Deathwing is fun and has a great atmosphere, there's no doubt about that, but it's also just not quite up to the level of the truly great FPS entries. Coupled with the stuttering frame rates, the end result is a game you should probably wait on until a patch comes out or the price drops.

Then again, considering you can always do a Deathwing Steam refund, it may be worth checking out for 2 hours now anyway for Warhammer 40,000 fans to decide if you can overlook the technical problems.

Seeing this different take on the Space Hulk game did remind me we are overdue for a proper RPG set in this universe. Think of something like Vampire: The Masquerade Bloodlines or even Knights Of The Old Republic but set in the Imperium of Man. A proper dialog and combat-driven RPG with you playing acolytes of Inquisition, Imperial guardsmen, or even better, secret chaos cultists, would be stellar. That's a game I'd eagerly drop $40 - $60 on. 

Seeing all the different styles of games this universe has to offer, I'd also really like to see a sort of super-game encompassing all of them by a AAA developer that could do it justice. Imagine if you started a mission with ship-to-ship space combat, moved to the planet's surface and switched to an RTS with the Imperial Guard, then finished off a mission in a first or third person segment as a space marine invading an enemy compound.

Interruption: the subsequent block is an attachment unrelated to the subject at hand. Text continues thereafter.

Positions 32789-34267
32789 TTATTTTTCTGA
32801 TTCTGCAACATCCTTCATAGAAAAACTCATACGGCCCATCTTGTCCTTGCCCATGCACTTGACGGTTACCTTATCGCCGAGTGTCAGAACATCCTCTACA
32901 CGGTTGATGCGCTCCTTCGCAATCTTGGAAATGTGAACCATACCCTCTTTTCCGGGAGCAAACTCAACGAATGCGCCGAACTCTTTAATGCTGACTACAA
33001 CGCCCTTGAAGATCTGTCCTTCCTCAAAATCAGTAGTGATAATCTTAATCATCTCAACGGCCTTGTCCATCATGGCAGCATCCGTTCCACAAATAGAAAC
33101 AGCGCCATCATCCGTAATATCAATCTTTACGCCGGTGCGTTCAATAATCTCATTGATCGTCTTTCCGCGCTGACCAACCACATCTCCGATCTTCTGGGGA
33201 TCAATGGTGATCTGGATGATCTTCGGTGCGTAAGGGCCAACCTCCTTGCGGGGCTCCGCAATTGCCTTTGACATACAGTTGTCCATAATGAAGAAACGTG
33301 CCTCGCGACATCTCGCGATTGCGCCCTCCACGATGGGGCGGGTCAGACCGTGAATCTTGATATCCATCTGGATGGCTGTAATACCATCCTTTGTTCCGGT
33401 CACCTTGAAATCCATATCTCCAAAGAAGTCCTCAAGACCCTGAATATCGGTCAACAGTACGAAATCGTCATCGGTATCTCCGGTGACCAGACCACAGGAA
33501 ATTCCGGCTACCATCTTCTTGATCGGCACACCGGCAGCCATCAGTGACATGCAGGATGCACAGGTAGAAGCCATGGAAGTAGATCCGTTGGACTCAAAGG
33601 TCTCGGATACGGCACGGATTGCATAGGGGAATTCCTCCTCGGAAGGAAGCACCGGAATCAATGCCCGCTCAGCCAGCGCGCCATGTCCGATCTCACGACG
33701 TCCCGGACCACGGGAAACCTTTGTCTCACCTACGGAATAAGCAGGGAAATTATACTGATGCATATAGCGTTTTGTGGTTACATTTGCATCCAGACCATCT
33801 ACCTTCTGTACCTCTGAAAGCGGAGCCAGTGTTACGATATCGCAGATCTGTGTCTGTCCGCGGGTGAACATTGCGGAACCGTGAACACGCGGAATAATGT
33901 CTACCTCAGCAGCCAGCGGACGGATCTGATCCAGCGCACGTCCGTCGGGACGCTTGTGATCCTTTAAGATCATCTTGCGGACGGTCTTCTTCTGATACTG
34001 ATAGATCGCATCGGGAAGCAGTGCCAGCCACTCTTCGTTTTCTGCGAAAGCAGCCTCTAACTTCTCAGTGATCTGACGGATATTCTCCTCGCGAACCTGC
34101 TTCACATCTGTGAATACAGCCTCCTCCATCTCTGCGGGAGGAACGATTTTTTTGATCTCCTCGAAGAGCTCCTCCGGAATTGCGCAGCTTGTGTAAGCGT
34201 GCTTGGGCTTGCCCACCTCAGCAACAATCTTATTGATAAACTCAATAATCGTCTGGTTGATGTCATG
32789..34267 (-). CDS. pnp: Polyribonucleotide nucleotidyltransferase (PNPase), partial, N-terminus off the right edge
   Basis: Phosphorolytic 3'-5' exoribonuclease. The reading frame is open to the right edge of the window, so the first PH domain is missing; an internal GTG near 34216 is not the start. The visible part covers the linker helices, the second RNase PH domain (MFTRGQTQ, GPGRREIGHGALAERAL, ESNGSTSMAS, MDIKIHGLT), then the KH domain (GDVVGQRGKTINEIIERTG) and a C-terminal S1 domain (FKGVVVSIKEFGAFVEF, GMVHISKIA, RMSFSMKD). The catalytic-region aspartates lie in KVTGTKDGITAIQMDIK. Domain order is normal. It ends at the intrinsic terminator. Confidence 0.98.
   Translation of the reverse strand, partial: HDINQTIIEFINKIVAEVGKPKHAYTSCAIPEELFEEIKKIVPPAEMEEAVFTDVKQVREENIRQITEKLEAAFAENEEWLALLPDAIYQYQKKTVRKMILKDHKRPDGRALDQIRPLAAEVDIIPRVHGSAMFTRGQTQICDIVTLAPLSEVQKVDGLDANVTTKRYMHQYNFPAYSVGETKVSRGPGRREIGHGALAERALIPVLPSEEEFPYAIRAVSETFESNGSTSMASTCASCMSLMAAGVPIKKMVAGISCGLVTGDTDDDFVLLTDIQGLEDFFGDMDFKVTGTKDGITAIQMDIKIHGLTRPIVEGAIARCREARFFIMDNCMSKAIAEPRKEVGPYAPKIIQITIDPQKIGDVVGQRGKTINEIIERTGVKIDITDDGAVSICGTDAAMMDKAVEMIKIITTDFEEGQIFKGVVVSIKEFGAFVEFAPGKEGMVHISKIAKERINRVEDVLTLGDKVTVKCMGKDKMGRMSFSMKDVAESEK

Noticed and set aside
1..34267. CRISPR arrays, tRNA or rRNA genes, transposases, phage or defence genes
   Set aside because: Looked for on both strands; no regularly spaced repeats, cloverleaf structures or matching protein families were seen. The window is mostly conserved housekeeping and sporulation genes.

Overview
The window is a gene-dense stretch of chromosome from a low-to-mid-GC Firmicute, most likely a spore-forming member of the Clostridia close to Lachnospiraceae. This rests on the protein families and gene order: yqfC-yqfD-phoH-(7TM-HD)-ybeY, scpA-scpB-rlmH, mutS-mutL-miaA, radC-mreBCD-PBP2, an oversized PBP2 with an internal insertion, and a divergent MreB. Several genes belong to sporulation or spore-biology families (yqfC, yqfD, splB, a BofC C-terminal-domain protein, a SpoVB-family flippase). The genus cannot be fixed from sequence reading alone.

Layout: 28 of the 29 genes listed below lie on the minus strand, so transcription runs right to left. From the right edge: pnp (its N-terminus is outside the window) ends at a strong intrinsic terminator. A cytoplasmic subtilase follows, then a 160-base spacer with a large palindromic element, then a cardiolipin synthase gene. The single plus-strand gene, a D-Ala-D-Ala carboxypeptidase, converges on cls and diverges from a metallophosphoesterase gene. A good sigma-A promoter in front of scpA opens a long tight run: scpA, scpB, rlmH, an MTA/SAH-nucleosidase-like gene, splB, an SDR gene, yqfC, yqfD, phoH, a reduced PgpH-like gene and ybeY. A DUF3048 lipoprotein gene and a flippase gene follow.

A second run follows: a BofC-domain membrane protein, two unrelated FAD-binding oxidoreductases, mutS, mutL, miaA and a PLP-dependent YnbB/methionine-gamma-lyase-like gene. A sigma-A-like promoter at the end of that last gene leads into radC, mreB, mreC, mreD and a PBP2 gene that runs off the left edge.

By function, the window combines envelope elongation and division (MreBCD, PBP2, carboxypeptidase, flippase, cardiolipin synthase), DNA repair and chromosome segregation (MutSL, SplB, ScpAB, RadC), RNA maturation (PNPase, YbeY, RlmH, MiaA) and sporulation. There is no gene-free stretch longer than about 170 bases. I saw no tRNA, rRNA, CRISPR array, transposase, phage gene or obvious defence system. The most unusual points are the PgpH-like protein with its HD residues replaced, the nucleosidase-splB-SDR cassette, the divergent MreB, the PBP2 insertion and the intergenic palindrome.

Sadly, we'll probably never get either of those things, so far now we'll have to satisfy ourselves with Deathwing and patiently waiting for Dawn Of War III.

Our Rating
A fun horde-based entry in the Warhammer universe, Deathwing is marred by technical issues and an overall lack of polish.
Reviewed On: PC

Featured Contributor

Ty splits his time between writing horror fiction and writing about video games. After 25 years of gaming, Ty can firmly say that gaming peaked with Planescape Torment, but that doesn't mean he doesn't have a soft spot for games like Baldur's Gate, Fallout: New Vegas, Bioshock Infinite, and Horizon: Zero Dawn. He has previously written for GamerU and MetalUnderground. He also writes for PortalMonkey covering gaming laptops and peripherals.

Published Jan. 24th 2017